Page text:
How to Easily Animate Text in Keynote

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Today I’m going to show you how to make words “drop in” point by point next to a photo in Keynote*.  This is a classic, basic animation that you’ll want to have in your toolbox of skills.  But don’t let the word “animation” scare you! It’s easier than you might imagine. In fact, if this is your first ever animation, you’re gonna be thrilled!  (*Keynote is essentially the Mac version of Powerpoint.)

Getting Ready

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You’ll want to start by finding an image that fits whatever point(s) you are making, and download it onto your computer.  I got my photo from pexels.com for free, and it doesn’t even require attribution. (And I’m not even getting a perk for promoting them, lol.)  My slide is about body language to avoid, so I chose a guy looking nervous and touching his face.

You’ll also want to have at the ready whatever text you’re going to use.  A word or short phrase for each point is  best. Remember, less is more here.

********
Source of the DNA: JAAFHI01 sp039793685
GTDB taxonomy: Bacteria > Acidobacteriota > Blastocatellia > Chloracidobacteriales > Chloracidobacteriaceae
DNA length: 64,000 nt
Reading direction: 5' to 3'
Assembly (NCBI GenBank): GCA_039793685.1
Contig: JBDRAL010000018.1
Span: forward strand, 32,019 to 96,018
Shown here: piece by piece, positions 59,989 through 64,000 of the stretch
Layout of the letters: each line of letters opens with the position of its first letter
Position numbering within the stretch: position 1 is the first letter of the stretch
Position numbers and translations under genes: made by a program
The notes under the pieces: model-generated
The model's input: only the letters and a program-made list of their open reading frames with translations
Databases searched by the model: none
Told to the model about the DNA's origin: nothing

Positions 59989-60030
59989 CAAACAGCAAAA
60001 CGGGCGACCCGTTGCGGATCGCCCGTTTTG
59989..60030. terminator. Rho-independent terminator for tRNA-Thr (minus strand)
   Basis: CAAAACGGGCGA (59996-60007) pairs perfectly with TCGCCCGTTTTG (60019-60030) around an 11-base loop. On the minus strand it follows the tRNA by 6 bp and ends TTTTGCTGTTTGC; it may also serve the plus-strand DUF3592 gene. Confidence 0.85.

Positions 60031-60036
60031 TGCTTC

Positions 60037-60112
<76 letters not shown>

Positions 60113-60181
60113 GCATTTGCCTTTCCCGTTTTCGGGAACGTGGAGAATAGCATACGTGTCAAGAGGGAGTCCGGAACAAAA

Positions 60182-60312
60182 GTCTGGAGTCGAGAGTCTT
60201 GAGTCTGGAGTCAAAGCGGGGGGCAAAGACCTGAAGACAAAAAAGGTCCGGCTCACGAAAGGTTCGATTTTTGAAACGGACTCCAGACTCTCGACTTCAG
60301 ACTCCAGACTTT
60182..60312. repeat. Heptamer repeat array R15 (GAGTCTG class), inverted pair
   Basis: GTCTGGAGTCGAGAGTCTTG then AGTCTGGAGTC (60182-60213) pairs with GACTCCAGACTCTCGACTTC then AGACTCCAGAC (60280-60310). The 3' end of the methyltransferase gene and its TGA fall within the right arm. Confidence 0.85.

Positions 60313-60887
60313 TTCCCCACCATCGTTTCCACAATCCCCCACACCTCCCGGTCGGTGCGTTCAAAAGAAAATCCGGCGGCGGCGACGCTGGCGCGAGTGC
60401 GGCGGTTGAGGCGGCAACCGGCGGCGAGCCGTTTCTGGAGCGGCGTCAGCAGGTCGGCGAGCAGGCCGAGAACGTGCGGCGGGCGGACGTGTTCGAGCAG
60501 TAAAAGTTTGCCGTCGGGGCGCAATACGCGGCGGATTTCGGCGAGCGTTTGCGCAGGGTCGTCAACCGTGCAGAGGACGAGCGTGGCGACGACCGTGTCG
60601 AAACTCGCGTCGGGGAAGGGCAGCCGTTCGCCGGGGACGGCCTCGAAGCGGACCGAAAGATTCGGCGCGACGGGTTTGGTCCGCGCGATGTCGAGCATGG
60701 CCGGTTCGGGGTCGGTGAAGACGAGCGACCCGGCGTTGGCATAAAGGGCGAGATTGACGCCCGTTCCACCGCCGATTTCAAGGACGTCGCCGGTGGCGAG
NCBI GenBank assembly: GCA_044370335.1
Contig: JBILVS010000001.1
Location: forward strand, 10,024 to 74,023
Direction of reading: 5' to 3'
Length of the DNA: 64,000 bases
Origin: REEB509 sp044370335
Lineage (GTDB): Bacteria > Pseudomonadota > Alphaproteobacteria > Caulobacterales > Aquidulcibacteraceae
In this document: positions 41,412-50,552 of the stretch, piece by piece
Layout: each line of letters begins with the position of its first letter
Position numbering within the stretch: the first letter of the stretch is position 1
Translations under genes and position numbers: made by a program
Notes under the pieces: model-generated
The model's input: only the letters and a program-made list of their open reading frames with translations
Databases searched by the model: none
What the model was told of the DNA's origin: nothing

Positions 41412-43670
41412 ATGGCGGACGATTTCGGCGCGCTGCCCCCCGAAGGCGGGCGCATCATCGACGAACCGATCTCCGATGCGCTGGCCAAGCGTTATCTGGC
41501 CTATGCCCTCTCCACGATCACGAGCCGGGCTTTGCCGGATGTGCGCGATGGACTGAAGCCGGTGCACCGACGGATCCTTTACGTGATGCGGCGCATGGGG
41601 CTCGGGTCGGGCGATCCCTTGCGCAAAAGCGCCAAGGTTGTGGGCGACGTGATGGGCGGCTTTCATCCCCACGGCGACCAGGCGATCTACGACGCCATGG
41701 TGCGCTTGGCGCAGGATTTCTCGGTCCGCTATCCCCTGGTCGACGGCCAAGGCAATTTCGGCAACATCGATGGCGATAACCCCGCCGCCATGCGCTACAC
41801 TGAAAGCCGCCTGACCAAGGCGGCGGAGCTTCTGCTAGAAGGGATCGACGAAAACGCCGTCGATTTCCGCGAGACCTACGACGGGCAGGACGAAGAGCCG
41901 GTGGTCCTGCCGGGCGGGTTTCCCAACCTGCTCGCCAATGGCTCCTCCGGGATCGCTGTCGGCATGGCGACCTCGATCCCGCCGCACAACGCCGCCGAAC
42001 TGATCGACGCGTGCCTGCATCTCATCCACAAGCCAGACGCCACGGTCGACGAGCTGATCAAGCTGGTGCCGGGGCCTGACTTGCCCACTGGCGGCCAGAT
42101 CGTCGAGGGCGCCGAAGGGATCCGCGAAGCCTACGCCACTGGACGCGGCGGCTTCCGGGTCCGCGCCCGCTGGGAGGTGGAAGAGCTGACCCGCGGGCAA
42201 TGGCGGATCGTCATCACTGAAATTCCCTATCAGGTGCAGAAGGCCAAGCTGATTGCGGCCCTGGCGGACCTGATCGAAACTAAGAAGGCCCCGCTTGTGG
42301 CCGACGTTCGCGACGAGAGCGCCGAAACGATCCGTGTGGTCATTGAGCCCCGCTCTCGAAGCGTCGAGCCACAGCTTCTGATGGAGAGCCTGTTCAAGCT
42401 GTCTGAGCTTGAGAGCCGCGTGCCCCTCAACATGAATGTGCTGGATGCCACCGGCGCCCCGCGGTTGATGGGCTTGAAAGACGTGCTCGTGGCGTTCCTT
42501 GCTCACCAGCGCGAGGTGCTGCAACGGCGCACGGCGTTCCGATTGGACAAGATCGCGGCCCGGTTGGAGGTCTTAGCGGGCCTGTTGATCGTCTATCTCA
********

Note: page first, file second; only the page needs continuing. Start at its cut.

Adding the Photo

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In Keynote,  open a blank slide in the template you’ll be using for your presentation.  In the menu bar, go to “insert” and then “choose” and then click on the image you saved earlier.   Position it on the left or right side of the slide, centering it vertically. If necessary, change its size by clicking on the image and then using the little white boxes on the perimeter to reduce or enlarge it.  Don’t worry too much at this point about getting the placement and size perfect - you can always adjust it later.

Adding Your Text

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Click on the “T” in the menu.  This will give you a text box. Move it outside of your photo and paste in your first word or phrase.  Repeat with the next phrase, moving them along the photo but not worrying yet about exact placement. Repeat until you have all of your points in their own box.